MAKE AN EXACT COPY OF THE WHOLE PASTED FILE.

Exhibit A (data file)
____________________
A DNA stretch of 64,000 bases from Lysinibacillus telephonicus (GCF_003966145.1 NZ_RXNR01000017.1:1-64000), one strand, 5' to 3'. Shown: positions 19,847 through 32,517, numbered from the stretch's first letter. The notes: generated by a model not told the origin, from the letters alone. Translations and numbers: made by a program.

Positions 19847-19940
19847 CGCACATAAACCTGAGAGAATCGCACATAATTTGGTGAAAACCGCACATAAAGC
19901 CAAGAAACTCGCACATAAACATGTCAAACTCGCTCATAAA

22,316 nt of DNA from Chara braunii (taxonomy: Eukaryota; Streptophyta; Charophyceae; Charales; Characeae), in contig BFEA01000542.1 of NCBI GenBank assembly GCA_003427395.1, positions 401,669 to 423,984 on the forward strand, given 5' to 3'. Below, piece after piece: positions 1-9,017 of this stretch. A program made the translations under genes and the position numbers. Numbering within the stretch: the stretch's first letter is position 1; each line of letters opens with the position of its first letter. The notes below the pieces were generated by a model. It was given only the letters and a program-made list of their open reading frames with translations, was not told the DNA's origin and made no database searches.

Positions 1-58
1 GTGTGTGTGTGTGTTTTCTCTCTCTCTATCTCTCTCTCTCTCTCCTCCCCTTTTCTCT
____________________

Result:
A DNA stretch of 64,000 bases from Lysinibacillus telephonicus (GCF_003966145.1 NZ_RXNR01000017.1:1-64000), one strand, 5' to 3'. Shown: positions 19,847 through 32,517, numbered from the stretch's first letter. The notes: generated by a model not told the origin, from the letters alone. Translations and numbers: made by a program.

Positions 19847-19940
19847 CGCACATAAACCTGAGAGAATCGCACATAATTTGGTGAAAACCGCACATAAAGC
19901 CAAGAAACTCGCACATAAACATGTCAAACTCGCTCATAAA

22,316 nt of DNA from Chara braunii (taxonomy: Eukaryota; Streptophyta; Charophyceae; Charales; Characeae), in contig BFEA01000542.1 of NCBI GenBank assembly GCA_003427395.1, positions 401,669 to 423,984 on the forward strand, given 5' to 3'. Below, piece after piece: positions 1-9,017 of this stretch. A program made the translations under genes and the position numbers. Numbering within the stretch: the stretch's first letter is position 1; each line of letters opens with the position of its first letter. The notes below the pieces were generated by a model. It was given only the letters and a program-made list of their open reading frames with translations, was not told the DNA's origin and made no database searches.

Positions 1-58
1 GTGTGTGTGTGTGTTTTCTCTCTCTCTATCTCTCTCTCTCTCTCCTCCCCTTTTCTCT